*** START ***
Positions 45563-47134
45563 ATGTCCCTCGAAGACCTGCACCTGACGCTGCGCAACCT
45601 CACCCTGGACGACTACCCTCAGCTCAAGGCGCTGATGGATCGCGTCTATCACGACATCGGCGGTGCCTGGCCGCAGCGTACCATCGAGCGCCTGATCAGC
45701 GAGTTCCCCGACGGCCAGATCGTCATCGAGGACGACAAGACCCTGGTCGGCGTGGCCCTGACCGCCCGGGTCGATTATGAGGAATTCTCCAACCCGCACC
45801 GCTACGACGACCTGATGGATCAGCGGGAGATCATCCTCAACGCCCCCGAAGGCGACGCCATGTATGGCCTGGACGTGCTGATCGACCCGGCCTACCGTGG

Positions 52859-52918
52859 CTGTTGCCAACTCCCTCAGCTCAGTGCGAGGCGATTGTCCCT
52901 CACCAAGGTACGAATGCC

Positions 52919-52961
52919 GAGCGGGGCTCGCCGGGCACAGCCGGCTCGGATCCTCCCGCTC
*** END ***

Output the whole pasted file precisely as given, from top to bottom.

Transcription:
Positions 45563-47134
45563 ATGTCCCTCGAAGACCTGCACCTGACGCTGCGCAACCT
45601 CACCCTGGACGACTACCCTCAGCTCAAGGCGCTGATGGATCGCGTCTATCACGACATCGGCGGTGCCTGGCCGCAGCGTACCATCGAGCGCCTGATCAGC
45701 GAGTTCCCCGACGGCCAGATCGTCATCGAGGACGACAAGACCCTGGTCGGCGTGGCCCTGACCGCCCGGGTCGATTATGAGGAATTCTCCAACCCGCACC
45801 GCTACGACGACCTGATGGATCAGCGGGAGATCATCCTCAACGCCCCCGAAGGCGACGCCATGTATGGCCTGGACGTGCTGATCGACCCGGCCTACCGTGG

Positions 52859-52918
52859 CTGTTGCCAACTCCCTCAGCTCAGTGCGAGGCGATTGTCCCT
52901 CACCAAGGTACGAATGCC

Positions 52919-52961
52919 GAGCGGGGCTCGCCGGGCACAGCCGGCTCGGATCCTCCCGCTC